To facilitate the creation of a new group of computer systems, the method may include allocating a second resource instance in the cloud computing environment (716). The second resource instance may analyze the way in which the usage scores of the computer systems in the new group deviate from the scores of the computer systems in the first instance, and then adjust the resource allocation of first resource instance in order to form the second resource instance. In some embodiments, the new group and second resource instance may be presented to an administrative workstation through a user interface for approval/adjustments. Once approved, the method may include reassigning computer systems in new group from the first resource instance to the second resource instance. This migration may be completely automated and transparent to the affected computer systems.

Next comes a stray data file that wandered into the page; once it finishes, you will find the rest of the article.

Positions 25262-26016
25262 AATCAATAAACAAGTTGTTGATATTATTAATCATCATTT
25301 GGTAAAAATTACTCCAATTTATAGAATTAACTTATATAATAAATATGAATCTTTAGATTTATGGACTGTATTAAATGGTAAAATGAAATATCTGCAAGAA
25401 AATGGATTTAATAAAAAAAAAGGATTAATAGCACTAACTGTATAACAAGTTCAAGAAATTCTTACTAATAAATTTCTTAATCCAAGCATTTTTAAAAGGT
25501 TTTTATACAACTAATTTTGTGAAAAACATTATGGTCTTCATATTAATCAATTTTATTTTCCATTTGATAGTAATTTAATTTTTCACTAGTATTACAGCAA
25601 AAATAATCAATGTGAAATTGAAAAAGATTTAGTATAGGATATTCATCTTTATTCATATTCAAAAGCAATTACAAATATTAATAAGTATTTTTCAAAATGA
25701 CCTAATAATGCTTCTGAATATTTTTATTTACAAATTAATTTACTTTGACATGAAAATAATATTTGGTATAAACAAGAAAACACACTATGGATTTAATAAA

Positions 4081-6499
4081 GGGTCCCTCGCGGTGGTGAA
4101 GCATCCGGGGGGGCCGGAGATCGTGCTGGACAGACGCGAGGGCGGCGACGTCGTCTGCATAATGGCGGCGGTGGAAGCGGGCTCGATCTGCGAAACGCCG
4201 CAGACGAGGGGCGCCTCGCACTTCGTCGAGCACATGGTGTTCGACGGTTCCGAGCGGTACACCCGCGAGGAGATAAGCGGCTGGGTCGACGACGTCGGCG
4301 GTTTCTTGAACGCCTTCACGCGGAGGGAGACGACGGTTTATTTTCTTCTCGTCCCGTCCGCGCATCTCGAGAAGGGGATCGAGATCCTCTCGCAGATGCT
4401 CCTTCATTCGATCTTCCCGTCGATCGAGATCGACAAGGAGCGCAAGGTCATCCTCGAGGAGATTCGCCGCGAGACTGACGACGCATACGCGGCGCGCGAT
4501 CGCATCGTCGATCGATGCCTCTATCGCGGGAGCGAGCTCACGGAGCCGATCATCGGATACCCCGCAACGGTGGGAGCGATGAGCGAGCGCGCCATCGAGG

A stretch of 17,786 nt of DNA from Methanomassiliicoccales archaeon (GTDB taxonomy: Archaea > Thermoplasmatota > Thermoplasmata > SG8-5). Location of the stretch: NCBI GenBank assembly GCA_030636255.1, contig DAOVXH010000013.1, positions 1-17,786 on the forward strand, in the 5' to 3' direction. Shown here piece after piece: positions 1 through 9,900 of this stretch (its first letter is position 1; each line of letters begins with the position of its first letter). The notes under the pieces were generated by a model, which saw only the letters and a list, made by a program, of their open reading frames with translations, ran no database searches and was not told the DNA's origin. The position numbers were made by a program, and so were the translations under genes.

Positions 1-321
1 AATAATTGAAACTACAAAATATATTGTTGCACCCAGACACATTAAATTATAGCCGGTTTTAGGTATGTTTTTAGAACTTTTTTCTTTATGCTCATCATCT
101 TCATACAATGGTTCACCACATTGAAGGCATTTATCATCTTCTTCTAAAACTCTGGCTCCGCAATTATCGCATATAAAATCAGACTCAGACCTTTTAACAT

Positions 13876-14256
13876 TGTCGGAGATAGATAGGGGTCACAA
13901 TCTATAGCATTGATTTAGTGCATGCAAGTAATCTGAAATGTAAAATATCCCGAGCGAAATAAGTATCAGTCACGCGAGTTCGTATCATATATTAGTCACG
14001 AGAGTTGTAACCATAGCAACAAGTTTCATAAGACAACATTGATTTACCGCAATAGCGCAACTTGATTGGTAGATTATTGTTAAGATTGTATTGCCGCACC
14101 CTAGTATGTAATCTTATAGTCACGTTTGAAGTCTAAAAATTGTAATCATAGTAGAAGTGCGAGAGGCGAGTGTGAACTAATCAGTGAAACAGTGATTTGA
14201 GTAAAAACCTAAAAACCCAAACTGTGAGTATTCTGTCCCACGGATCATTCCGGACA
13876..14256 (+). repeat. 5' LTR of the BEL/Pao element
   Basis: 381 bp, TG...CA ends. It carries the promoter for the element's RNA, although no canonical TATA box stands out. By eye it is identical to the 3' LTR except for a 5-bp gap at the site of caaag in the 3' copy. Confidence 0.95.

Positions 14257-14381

It should be appreciated that the specific steps illustrated in FIG. 7 provide particular methods of provisioning through a landing pad according to various embodiments of the present invention. Other sequences of steps may also be performed according to alternative embodiments. For example, alternative embodiments of the present invention may perform the steps outlined above in a different order. Moreover, the individual steps illustrated in FIG. 7 may include multiple sub-steps that may be performed in various sequences as appropriate to the individual step. Furthermore, additional steps may be added or removed depending on the particular applications. One of ordinary skill in the art would recognize many variations, modifications, and alternatives.